And one last item. Make sure you are comfortable with the level of confidentiality your coach, counselor or recruiter gives you. My first priority with all my candidates is their complete confidence. I never want my actions to adversely affect a person's career. Make sure your career confidant feels the same way.

Monday, February 19, 2007

Don't let the cat out of the bag

Looking for a new job is a big step for anyone. With our busy lives, some of our closest friends are our coworkers and peers in an industry. It's nice to have someone to talk about a job search with. But be careful who you talk to.

Although we share our day to day lives with our colleagues, a job change has impacts on them that they may view as negative. If your move could bring them more work or scrutiny, your confidence with them may be on shaky ground. Any employer who gets wind of an employee who is in the midst of a job hunt changes their attitude about that employee. It is rarely a good thing for your boss or colleagues to find out you're looking for a new job. So I stress complete confidentiality in your job hunt.

To maintain confidentiality, be sure to keep all job hunt communications separate from the work place. No email should be sent using your company email account. As I've mentioned in past postings, the company email system is the property of your employer, and any message can be viewed by your employer. You can be terminated for using company email or computer systems for personal, non-company purposes. Phone calls should also be taken outside of work, and on your own cell phone. If you get a call while at work, simply inform the caller that you will call them back. A potential employer or recruiter will understand and connect with you at a more convenient time.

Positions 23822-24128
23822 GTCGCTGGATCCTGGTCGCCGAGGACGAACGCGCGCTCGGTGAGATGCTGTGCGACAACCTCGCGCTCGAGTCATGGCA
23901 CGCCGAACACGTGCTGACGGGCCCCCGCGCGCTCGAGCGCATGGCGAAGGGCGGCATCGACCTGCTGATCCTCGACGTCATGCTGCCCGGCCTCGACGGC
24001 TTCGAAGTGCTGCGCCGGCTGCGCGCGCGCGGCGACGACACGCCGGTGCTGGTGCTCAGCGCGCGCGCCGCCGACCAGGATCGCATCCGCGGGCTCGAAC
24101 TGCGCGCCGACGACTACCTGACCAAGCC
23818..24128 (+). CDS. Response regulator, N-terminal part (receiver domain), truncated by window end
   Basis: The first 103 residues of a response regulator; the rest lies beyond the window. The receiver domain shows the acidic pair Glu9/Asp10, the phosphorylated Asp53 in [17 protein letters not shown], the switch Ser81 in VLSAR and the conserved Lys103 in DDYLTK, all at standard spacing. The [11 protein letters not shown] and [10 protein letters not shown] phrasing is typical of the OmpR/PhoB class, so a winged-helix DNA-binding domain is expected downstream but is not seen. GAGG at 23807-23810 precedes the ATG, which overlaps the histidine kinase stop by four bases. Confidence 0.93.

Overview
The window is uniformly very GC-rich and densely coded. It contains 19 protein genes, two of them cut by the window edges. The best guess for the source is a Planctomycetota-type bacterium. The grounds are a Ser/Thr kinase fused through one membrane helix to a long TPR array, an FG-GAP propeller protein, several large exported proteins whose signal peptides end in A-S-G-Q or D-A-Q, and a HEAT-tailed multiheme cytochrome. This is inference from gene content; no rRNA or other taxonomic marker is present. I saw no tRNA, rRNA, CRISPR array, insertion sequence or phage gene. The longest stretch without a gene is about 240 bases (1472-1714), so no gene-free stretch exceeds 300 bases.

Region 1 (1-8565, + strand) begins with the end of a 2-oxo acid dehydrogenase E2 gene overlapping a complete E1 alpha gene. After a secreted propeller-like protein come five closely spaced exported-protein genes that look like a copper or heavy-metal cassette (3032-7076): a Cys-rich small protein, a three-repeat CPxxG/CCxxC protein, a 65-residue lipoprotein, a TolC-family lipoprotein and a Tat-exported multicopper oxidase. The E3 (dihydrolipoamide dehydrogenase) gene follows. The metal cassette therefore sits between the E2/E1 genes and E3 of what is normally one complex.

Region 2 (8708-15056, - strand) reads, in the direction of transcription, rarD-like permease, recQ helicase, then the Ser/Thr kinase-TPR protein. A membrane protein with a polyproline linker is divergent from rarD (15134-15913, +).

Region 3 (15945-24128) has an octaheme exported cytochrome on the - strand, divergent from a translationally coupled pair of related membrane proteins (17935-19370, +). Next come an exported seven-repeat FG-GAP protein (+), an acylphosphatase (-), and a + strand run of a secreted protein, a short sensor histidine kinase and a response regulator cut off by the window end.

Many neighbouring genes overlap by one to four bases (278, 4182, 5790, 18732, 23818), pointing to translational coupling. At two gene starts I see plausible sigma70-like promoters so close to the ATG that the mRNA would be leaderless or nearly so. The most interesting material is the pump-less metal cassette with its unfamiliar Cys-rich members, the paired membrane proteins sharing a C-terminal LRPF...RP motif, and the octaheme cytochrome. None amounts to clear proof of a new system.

I have had solid relationships with coworkers and knew that they would keep my job search quiet. I do not feel that telling them about the job search helps them. If I was looking for a new position and was hired, I would have already had a transition plan in place. Having a work friend who knows is nice, but it can cause them unneeded stress. Their time should be focused on their job, not on whether you are out interviewing during your recent sudden illness. I recommend keeping the job hunt separate from work. An employer wants a dedicated employee, not someone with one foot out the door.

And don't forget to pick up the copy of your resume off the office printer. Plenty of secret searches have been foiled by a resume left in the print queue or on the copier.

Tuesday, February 6, 2007

Should I Stay or Should I Go Now

Last blog from Bangkok. Getting ready to get out of here. I always love visiting good friends in new areas of the world, and have had a great time with a lifelong friend here. And it always makes me realize something. No matter how different things are, people are quite similar. And the same joys and sorrows affect people around the world.

So what does this have to do with a wine job blog? The answer is, it doesn't matter where you are, you still have to deal with the same things. Many times I work with people who have gotten their dream job and later find out that they are miserable at the company. And they ask me, should they stay in their position or leave to find a better situation.